Part of what makes Bitcoin and the wallet so secure is that they are entirely separate from one another. In fact, the wallet can operate on its own without an internet connection, and in a way, it is independent of the blockchain until it has to interact with it to complete a transaction. "The digital keys in a user's wallet are completely independent of the bitcoin protocol and can be generated and managed by the user's wallet software without reference to the blockchain or access to the Internet." - Andreas M. Antonopoulos, Mastering Bitcoin: Unlocking Digital Cryptocurrencies

This is something truly exceptional about Bitcoin. Especially when compared to say mobile banking on an iPhone. With say a chase bank account and mobile app to do anything you have to be connected to the internet and the bank's servers. However, with a Bitcoin wallet, you don't always have to be connected, and you are not relying on one institution.

In fact, with Bitcoin, you are relying on no one. Even when it comes to maintaining balances in wallets, Bitcoin is more efficient and better than any other solution we have seen before. The process of debits and credits between users is entirely decentralized and automated. Moreover, it is transparent. "The concept of a balance is created by the wallet application. The wallet calculates the user's balance by scanning the blockchain and aggregating the value of any UTXO the wallet can spend with the keys it controls. Most" - Andreas M. Antonopoulos, Mastering Bitcoin: Programming the Open Blockchain

However, Bitcoin and especially it's counterpart the wallet do not come without their drawbacks. Firstly Bitcoin wallets are secured with a private "key." This is Bitcoin and its wallets main drawback. This key must stay secret because you can make another one, and if someone gets that key, they can immediately take control and drain the entire account.

There is also no recourse or way to recover a key if it is lost. Should you lose the key, then it is game over, and those funds will be lost forever. In essence, Bitcoin is incredibly secure as long as the key is not lost or stolen.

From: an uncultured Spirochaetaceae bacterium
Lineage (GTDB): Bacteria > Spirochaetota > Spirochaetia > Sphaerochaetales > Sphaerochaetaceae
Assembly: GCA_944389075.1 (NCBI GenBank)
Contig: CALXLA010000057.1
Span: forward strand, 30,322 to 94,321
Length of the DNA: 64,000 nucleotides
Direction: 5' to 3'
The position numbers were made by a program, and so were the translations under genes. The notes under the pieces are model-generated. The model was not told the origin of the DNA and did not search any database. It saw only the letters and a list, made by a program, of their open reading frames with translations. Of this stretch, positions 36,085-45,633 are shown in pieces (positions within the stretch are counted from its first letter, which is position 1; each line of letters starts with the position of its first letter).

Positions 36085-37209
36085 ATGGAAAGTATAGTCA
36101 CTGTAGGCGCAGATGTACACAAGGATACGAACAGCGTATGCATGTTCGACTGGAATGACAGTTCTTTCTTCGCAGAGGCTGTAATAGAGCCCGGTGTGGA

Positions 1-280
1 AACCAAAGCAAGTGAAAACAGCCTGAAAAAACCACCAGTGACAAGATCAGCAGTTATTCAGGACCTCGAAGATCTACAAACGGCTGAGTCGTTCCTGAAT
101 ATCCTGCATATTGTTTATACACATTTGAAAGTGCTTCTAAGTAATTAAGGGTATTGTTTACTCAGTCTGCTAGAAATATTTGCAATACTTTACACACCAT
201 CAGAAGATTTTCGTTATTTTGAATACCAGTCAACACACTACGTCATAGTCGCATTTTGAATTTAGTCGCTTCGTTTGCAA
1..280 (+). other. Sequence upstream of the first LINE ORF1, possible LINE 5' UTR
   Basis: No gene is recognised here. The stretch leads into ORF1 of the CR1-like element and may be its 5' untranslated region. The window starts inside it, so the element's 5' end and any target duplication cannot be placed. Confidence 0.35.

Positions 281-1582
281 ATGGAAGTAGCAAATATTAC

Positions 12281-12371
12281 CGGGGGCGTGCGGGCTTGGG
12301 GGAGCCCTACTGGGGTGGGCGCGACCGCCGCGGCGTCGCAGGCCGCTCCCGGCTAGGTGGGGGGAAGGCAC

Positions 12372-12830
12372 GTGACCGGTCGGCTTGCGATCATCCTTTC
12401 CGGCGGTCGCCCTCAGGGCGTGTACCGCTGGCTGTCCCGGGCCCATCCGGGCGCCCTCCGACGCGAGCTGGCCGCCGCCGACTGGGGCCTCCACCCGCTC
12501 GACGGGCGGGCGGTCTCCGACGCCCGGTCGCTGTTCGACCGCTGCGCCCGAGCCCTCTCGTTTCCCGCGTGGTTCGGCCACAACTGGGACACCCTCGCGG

Bitcoin May Not Be As Anonymous As We Thought

We tend to think that Bitcoin is a way to make completely anonymous transactions. However, Andreas M. Antonopoulos author of Mastering Bitcoin: Unlocking Digital Cryptocurrencies believes that this is in fact, not the case. "Bitcoin is often mistakenly characterized as "anonymous" currency. In fact, it is relatively easy to connect identities to bitcoin addresses and, using big-data analytics, connect addresses to each other to form a comprehensive picture of someone's bitcoin spending habits."

This can often be the case as we continue to explore new technologies. It is bound to have flaws the closer we look at it. However, this takes a lot more energy to accomplish. Essentially it is not perfect but at the end of the day what technology is. However, it is certainly better than making easily trackable payments via a debit or credit card or receiving money through the same methods.

All of these forms of making and receiving payments are monitored and controlled by centralized powers, and at the end of the day, Bitcoin is not. This is why it is so appealing to many and feared by many surveillance states.